So here is the old buck


who all winter long


had traveled with the does


and yearlings, with the fawns


just past their spots,


and who had hung back,


walking where the others had walked,


eating what they had left,


and who had struck now and then


a pose against the wind,


against a twig-snap or the way


the light came slinking


among the trees.

Here is the mangled ear


and the twisted, hindering leg.


Here, already bearing him away


among the last drifts of snow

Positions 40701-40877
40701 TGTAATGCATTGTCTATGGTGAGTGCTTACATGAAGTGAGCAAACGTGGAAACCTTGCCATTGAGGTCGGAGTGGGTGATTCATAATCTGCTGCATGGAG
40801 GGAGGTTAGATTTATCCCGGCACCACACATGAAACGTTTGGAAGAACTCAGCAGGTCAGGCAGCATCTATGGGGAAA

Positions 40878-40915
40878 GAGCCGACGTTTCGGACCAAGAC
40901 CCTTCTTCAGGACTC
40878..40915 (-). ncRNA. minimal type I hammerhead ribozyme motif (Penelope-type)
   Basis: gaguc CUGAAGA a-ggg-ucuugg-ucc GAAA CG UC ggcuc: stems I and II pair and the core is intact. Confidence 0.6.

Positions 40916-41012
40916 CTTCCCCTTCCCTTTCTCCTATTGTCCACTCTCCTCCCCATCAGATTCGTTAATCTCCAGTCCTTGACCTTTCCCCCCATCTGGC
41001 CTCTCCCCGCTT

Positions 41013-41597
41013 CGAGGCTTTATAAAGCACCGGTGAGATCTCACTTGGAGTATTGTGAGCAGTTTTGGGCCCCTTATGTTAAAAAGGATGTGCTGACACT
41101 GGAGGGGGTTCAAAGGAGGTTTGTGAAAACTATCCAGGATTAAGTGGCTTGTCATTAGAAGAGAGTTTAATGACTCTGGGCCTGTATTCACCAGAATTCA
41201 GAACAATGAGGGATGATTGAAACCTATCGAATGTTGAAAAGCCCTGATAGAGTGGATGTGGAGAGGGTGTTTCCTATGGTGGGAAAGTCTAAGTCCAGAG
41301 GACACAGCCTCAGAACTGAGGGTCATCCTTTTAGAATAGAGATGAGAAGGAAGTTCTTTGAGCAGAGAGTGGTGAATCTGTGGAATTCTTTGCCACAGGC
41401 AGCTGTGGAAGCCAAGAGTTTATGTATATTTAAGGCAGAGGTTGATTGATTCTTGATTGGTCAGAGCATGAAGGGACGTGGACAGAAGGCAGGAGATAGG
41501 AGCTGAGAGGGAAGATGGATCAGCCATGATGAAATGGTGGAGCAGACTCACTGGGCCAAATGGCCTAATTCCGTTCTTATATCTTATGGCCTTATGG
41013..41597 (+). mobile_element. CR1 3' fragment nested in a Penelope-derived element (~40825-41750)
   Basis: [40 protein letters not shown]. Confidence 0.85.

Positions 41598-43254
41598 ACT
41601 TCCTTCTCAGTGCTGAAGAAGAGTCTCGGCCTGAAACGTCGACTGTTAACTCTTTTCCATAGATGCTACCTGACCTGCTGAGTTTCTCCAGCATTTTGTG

and the nightly hard freezes,


is a line of tiny ants,


making its way from the cave


of the right eye, over the steep


occipital ridge, across the moonscape, shed-horn


medallion and through the valley


of the ear's cloven shadow


to the ground,


where among the staves


of shed needles and the red earthy wine


they carry him


bit by gnawn bit


into another world.